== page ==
Echocardiographic approach to shock
Review Article

Echocardiographic approach to shock

Daniel De Backer, Simone Giglioli

Department of Intensive Care, CHIREC Hospitals, Université Libre de Bruxelles, Brussels, Belgium

Contributions: (I) Conception and design: None; (II) Administrative support: None; (III) Provision of study materials or patients: None; (IV) Collection and assembly of data: None; (V) Data analysis and interpretation: None; (VI) Manuscript writing: All authors; (VII) Final approval of manuscript: All authors.

Correspondence to: Daniel De Backer, MD, PhD. Department of Intensive Care, CHIREC Hospitals, Boulevard du Triomphe 201, B-1160 Brussels, Belgium, Email:

Abstract: Echocardiography can be used to evaluate the full hemodynamic pattern of patients with shock. Accordingly, echocardiography can rapidly identify the type of shock, helping to guide therapeutic interventions aiming at treat its cause. But echocardiography also provides important information on preload responsiveness, right and left filling pressures, function of the left and right ventricle (RV). Thank to this comprehensive hemodynamic evaluation, echocardiography is nowadays the preferred hemodynamic tool to initially assess a patient with shock, and is thus recommended for this purpose in several consensus documents. Interestingly, echocardiography also allows to perform serial measurements, which is particularly useful to evaluate changes over time as well as the response to therapy. Implementation of echocardiography as a guide to therapy in patients with shock seems to be associated with improved outcomes in observational studies. In this narrative review, we will report on how echocardiography can be used for the management of patients with circulatory failure.

Keywords: Echocardiography; shock; ultrasounds; cardiogenic; hypovolemic; distributive; tamponade; cardiac output

Received: 27 June 2019; Accepted: 12 July 2019; Published: 12 August 2019.

doi: 10.21037/jeccm.2019.07.06


Circulatory shock is a life-threatening condition in which the circulation is unable to deliver sufficient oxygen to the tissues in order to meet their basal metabolic requirements, resulting in organ dysfunction (1,2). While clinical signs of shock are very important to detect that the patient is in shock, these signs do not indicate what is the nature of shock nor whether cardiac output is increased, normal or decreased (3). Accordingly, the hemodynamic evaluation is urgently required to identify the type of shock and hence the best therapies to apply (1,2,4,5).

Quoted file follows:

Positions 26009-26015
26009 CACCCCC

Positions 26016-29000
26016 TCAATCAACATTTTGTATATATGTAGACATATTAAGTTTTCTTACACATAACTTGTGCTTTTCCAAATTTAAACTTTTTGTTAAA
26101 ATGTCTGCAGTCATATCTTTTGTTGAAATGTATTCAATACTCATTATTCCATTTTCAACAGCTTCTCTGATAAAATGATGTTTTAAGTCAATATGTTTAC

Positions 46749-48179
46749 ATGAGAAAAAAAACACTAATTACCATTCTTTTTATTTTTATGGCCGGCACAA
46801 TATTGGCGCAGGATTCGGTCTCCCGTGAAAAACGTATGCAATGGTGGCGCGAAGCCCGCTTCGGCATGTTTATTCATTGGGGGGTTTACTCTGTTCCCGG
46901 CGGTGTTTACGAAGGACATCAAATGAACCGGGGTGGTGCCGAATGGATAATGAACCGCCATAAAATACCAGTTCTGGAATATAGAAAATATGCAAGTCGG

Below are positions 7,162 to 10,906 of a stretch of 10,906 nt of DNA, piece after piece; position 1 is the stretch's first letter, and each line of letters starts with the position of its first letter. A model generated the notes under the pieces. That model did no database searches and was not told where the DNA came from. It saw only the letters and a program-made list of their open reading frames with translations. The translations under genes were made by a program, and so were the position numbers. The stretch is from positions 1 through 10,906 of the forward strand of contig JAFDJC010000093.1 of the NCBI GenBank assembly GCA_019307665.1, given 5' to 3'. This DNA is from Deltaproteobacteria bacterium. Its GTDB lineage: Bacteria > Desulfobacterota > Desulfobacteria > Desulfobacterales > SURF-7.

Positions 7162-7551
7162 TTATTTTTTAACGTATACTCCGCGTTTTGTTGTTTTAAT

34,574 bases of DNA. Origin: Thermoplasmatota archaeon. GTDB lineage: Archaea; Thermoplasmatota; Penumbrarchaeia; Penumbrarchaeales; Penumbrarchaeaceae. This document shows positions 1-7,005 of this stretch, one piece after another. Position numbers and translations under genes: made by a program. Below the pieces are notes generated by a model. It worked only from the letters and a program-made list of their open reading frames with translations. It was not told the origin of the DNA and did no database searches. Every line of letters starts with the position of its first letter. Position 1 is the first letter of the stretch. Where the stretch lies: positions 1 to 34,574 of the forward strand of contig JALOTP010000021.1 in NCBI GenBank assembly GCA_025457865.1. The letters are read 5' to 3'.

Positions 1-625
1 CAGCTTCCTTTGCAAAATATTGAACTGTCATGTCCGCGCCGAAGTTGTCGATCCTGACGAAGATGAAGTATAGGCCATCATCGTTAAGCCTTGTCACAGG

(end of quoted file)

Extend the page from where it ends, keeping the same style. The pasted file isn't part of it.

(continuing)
Four different pathophysiological mechanisms can result in shock (2,6). Hypovolemia, either absolute (due to fluid losses) or relative (due to redistribution of fluids from central to peripheral compartments, related to an increase in intrathoracic pressures or dilation of large capacitance veins) results in a decrease in cardiac preload and hence in cardiac output. Cardiogenic, or failure of pump function, resulting from an impaired contractility, severe valvular dysfunction or severe arrythmias. Obstructive shock results from compression of heart cavities from cardiac tamponade or increase in right ventricular afterload (often from pulmonary embolism). Finally, distributive shock results from the impairment in vascular tone, associated with severe hypotension, venous dilation (and hence relative hypovolemia), altered distribution of perfusion between the different organs but also inside each organ (microvascular impairment).

Echocardiography allows to obtain the full hemodynamic evaluation (7) and seems to be associated with improved outcomes in observational cohorts (8). For many reasons, echocardiography is the perfect hemodynamic tool for the initial evaluation of the patient in shock. First, it can be rapidly be available at bedside. Several studies have shown that characterization of the pathophysiological mechanism of shock can be obtained within less than 5 min. Second, the echocardiographic evaluation allows to identify several patterns that characterize the different types of shock (Table 1). Third, echocardiography allows to rapidly indicate the potential hemodynamic strategies (fluid responsiveness/impairment of left or right ventricular function/increased right ventricular afterload……) that can be applied. Fourth, it allows to rapidly evaluate the response to the applied therapies. Last, but not least, the information obtained by echocardiography is achieved within a timeframe which not long enough to insert and derive information from many invasive hemodynamic devices.

Table 1
Table 1 Typical echocardiographic alteration in the various types of shock
Full table

Typical echocardiographic characteristics of hypovolemic shock

Hypovolemic shock is characterized by a decrease in stressed volume. Accordingly, the cardiac volumes and pressures are usually low. This is reflected by small size of cardiac cavities, sometimes associated with virtual left end systolic volume or “kissing ventricles”. The inferior and superior vena cava sizes are usually small and disclose significant respiratory variations. Left heart filling pressures are low: low mitral E wave, low E/E’ ratio. Aortic velocity time integral (VTI) and cardiac output are typically low.